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From the Stove to the Electric Range

Dreams and Reality: Marketing, Design and Consumerism

Electrification was keenly marketed across Canada in the early decades of the twentieth century. In the 1910s and 1920s, Sir Adam Beck travelled the Ontario countryside to demonstrate the advantages of electricity with his “Beck Circus,” which consisted of electric appliances installed on board a vehicle.

This “electric kitchen,”
contained in a caravan, toured
rural Quebec in the 1930s.
(Archives Hydro-Québec,
Fonds Shawinigan Water
and Power Company,
F1 / 700 864)

In 1930, the Shawinigan Water and Power Company set up an “electric kitchen” in a caravan that travelled around rural Quebec. The agricultural exhibitions at the time — in Toronto, Ottawa and Quebec City — featured displays by electric companies to promote electric household appliances. This era was also marked by collaboration between the Hydro-Electric Power Commission of Ontario and the municipalities connected to its network to encourage the use of the electric range in the home.

In the 1950s, consumerism increased along with population growth (due largely to the baby boom), the rural exodus, urban expansion, government support of housing construction, and an increase in advertising by manufacturers. In their search for a better quality of life, many Canadians would demand massive, sturdy, stylish ranges to suit the large kitchens of suburban bungalows. High performance, and ease in use and cleaning were other popular attributes, and all these factors led manufacturers to offer a variety of models that would be purchased by consumers to enhance both lifestyle and social status.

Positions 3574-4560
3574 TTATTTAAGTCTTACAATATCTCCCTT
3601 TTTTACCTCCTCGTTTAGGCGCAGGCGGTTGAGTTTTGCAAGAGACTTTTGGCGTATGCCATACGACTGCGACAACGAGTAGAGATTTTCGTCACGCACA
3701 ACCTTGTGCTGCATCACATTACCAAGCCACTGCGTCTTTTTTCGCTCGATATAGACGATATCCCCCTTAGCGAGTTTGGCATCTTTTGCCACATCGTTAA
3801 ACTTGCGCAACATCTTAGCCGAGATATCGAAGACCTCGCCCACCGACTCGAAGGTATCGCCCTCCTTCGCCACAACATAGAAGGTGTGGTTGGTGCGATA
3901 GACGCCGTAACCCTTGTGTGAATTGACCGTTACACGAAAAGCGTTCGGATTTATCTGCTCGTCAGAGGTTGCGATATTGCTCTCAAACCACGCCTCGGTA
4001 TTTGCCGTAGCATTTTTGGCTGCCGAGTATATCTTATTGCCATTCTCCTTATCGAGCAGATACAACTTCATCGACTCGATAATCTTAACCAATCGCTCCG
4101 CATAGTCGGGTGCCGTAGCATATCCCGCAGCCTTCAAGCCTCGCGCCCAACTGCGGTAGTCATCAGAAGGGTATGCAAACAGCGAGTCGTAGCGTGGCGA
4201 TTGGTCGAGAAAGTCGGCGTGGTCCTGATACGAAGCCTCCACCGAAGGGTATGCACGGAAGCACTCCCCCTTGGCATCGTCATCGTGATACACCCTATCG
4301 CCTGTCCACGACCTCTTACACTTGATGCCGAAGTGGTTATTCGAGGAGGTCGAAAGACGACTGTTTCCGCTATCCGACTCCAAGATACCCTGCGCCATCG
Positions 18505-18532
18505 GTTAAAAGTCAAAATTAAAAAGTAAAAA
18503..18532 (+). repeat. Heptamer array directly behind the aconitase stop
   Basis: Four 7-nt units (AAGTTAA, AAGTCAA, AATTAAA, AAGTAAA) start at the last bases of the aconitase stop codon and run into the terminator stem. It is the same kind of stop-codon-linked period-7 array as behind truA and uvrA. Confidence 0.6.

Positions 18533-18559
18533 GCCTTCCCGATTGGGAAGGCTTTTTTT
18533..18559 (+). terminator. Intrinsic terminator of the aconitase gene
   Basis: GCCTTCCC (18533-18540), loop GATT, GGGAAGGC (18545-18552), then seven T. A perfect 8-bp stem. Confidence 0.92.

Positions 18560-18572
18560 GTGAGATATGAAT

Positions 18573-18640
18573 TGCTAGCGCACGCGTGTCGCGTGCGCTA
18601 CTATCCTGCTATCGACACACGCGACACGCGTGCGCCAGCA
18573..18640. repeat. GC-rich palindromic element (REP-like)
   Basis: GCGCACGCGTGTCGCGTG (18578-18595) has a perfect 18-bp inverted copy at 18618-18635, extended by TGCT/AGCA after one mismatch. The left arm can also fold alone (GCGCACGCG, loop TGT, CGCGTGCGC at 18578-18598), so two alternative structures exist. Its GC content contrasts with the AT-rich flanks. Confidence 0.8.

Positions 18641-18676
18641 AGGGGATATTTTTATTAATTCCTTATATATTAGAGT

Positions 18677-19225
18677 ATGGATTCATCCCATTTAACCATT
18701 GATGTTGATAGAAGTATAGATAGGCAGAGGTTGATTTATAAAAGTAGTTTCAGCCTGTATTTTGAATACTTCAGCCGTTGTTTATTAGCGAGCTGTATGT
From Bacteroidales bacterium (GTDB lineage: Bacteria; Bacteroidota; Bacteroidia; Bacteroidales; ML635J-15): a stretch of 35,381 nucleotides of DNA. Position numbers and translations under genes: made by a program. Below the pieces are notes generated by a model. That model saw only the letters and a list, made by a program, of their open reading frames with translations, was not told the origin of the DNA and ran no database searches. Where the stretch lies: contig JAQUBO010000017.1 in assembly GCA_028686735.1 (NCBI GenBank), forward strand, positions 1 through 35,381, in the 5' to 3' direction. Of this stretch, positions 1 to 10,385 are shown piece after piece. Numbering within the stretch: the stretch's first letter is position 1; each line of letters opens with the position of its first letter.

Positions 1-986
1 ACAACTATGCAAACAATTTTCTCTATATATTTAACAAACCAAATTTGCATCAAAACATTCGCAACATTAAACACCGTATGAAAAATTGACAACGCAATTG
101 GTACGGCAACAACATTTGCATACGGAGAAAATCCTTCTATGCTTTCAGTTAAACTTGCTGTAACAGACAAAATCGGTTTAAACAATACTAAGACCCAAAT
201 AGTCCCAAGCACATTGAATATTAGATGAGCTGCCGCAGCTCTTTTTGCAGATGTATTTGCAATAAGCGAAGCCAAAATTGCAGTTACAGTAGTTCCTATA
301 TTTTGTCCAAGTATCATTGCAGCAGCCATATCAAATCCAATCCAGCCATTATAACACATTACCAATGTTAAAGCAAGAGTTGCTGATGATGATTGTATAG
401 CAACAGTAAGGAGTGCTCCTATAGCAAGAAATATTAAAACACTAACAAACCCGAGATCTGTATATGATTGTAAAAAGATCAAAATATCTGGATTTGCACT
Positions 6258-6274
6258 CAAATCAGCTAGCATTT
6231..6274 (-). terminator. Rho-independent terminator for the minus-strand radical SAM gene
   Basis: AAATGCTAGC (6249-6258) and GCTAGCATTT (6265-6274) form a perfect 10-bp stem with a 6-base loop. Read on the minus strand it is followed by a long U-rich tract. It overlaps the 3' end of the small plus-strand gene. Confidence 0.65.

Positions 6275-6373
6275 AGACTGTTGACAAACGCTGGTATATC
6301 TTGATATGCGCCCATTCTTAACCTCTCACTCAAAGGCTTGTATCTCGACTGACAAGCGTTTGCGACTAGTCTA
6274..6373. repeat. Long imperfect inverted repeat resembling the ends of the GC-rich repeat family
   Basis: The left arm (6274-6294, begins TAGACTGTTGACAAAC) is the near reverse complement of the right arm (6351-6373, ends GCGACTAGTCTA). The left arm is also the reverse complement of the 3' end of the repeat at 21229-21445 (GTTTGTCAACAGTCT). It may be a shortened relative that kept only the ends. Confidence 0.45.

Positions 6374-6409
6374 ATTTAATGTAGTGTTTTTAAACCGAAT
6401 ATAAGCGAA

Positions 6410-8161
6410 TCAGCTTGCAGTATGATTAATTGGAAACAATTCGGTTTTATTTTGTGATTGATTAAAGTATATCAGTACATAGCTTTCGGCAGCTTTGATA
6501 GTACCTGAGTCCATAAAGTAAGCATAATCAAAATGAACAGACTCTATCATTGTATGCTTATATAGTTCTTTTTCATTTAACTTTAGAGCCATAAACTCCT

Advertisement for a harvest
gold Westinghouse range
1968 (CSTM Trade
Literature Collection)

Magazines, brochures and trade catalogues in the 1950s liberally promoted the image of the attractive and pleasant “homemaker” to tout the merits of electric ranges. Manufacturers appealed to Canadian women consumers’ dreams of grandeur by comparing their appliances to gems, with the notions of “deluxe,” “imperial” or “royal” embodied in the chrome or gold-plated decorations, dazzling colours, and ease of operation, and conferring upon them the virtue of being “femineered from top to bottom.” As early as the 1920s, commercial catalogues suggested that the stove was “as important as your husband.”

Logo for the Canadian Association
of Consumers, circa
1948–1954 (Courtesy CAC)
The March 1990 cover of
Protect Yourself magazine (Courtesy Protect Yourself)

As would be seen later in feminist studies, homemakers made their needs clear by choosing electric ranges that were easy to operate and maintain. A large number of requests, for example regarding the operation and use of appliances, were addressed to manufacturers and reported in the brochures published by the Canadian Association of Consumers (later known as the Consumers’ Association of Canada) between 1940 and 1960. Following the creation of multinational companies in the electric household appliance sector in the late 1960s, these associations would focus on educating consumers through magazines such as Protect Yourself, published by the Consumer Protection Bureau in Quebec City from 1973 to 1991, that also provided price and quality ratings for appliances on the market.